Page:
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AMD Landing Zone

Purpose

The intent of this project is to implement the earliest code that is launched by a DL Event on AMD platforms.

Background

Contrary to the TXT solution, SKINIT is a single CPU instruction after which the execution is passed to the user-provided block of code, called Secure Loader in AMD documents. To some extent, this code can be treated as the AMD equivalent of ACM, except that it doesn't have to be signed by the CPU vendor.

SKINIT extends PCR17 with the hash of SL, which size is specified in the SL header (maximum of 64K - 1), protects SLB (Secure Launch Block, always 64K) against DMA access from the devices, puts the CPU in defined execution state and jumps to the entry point also specified in the header. At the entry point to the SL the CPU works in flat 32-bit protected mode with paging disabled. Most general purpose registers are cleared. Interrupts are disabled (held pending until re-enabled), including NMI, SMI and INIT. Refer to AMD APM Vol 2 for more details.

Landing Zone is an implementation of Secure Loader.

Approach

This is a high-level overview of tasks performed by Landing Zone: 1. set GDT and segment registers (only CS and SS are valid after SKINIT) 2. enable Long Mode (optional) 3. initialize TPM interface 4. initialize TPM event log * log what was done by SKINIT 5. extend PCR18 with the hash of data passed by the bootloader to the LZ * log that event 6. obtain information about the kernel from the data provided by a bootloader, most notably: * kernel location * kernel size * entry point 7. extend PCR17 with the hash of the kernel * log that event 8. set CPU registers according to the kernel boot protocol 9. jump to the entry point of kernel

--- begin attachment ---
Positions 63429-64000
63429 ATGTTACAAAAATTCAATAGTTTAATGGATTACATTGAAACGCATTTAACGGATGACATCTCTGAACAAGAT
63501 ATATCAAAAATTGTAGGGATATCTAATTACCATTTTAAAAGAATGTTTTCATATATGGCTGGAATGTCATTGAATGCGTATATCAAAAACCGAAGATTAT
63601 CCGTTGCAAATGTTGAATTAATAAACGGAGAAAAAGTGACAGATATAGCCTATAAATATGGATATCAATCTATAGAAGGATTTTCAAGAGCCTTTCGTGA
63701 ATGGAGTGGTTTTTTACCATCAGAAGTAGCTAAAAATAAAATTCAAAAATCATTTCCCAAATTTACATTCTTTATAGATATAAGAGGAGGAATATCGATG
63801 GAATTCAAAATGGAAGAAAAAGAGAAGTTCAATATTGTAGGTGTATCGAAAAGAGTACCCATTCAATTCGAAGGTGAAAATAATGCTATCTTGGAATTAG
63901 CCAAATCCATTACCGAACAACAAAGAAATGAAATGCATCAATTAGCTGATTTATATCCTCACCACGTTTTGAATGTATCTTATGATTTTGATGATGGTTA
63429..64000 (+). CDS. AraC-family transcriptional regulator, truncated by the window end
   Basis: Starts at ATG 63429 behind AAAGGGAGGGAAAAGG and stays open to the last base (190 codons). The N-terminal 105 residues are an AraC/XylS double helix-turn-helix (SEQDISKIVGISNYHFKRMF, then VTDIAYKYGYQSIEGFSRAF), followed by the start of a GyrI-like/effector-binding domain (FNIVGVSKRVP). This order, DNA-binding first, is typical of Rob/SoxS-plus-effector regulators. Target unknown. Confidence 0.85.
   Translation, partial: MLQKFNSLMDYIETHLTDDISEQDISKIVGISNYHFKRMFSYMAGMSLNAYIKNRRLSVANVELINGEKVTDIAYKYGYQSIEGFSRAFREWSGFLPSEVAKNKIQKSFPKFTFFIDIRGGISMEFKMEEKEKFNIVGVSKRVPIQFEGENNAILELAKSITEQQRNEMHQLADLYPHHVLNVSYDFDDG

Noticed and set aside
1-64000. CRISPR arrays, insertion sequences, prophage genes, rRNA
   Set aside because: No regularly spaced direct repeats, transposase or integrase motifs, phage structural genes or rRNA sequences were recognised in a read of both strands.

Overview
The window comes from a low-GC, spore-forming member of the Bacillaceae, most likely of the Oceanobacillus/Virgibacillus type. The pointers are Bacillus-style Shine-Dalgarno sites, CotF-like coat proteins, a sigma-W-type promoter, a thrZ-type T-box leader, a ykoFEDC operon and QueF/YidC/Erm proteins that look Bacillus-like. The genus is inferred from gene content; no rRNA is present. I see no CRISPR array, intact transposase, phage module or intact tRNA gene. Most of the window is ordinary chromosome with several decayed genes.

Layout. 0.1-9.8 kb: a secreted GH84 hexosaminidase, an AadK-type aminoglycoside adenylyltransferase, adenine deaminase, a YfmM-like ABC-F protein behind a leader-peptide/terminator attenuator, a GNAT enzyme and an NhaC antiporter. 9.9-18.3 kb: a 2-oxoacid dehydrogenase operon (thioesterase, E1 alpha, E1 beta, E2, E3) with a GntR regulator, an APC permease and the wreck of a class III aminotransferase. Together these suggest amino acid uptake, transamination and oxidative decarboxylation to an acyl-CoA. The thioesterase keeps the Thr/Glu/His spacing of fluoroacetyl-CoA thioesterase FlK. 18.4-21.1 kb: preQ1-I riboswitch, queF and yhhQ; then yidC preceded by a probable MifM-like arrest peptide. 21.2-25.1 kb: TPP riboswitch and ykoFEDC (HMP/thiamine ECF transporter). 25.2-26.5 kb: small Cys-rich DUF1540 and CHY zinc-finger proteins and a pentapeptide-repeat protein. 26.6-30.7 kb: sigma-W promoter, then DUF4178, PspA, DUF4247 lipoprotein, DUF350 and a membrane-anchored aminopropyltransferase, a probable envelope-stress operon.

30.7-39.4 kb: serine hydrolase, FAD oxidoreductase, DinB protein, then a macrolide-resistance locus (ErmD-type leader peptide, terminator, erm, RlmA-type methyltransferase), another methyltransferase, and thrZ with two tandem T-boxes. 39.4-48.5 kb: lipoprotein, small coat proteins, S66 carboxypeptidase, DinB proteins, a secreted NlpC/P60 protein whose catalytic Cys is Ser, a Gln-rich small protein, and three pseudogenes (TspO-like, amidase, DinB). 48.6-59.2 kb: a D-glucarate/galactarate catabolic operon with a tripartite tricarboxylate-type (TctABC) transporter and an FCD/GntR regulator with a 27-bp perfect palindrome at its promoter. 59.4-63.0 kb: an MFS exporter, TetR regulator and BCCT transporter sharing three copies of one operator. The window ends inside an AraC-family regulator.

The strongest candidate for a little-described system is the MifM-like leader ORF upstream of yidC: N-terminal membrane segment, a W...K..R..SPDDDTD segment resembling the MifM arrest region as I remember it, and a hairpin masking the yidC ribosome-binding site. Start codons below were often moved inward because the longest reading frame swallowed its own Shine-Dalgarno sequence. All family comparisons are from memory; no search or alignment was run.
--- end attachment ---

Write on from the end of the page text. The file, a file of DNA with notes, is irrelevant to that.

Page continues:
Things that yet have to be implemented

DMA protection must be extended to cover any additional code and data

This includes mainly kernel and zero page. As of now, it is impossible to do this securely.

AMD APM Vol 2 states that it should be done with DEV (Device Exclusion Vector), but that is no longer implemented on new CPUs, except for initial SLB protection (starting with Family 17h, even that protection is handled differently).

DEV was surpassed by the IOMMU. It is much more capable than DEV, but it also requires more data and code to set up. Those are not atomic operations, data must be first written to memory by the CPU, then CPU sends information to the IOMMU that it can parse that data, and only then the IOMMU actually reads that memory. A rogue device could potentially modify that data in the meantime, so it all should happen in the protected part of the memory.

The issue is that IOMMU is also treated as a device, so it cannot access the memory protected by the DEV (or what's left of it). There are two possible options, both of which result in window of opportunity for unauthorized change of the memory: * turn off the SLB protection before sending commands to the IOMMU * build IOMMU structures outside of SLB

The second approach requires also that the space for those structures is reserved and that LZ knows about its location.

Build options

There are 3 configurable options, specified as command line parameters for make. All of them are disabled by default, they can be enabled by running make <opt>=y, where <opt> is one of the flags listed below. Note that between builds with different sets of options you must run make clean.

  • LTO - link time optimizations. Generally reduces the size of resulting binary and execution time, but the exact difference is hard to predict.
  • 32 - do not jump to 64b mode. Saves 7*4 KB by not producing paging tables, and some additional space because of shorter GDT and less strict padding.
  • DEBUG - enable debug output on serial port (0x3f8). Increases the size by about 1.3 KB.

Last update: November 30, 2021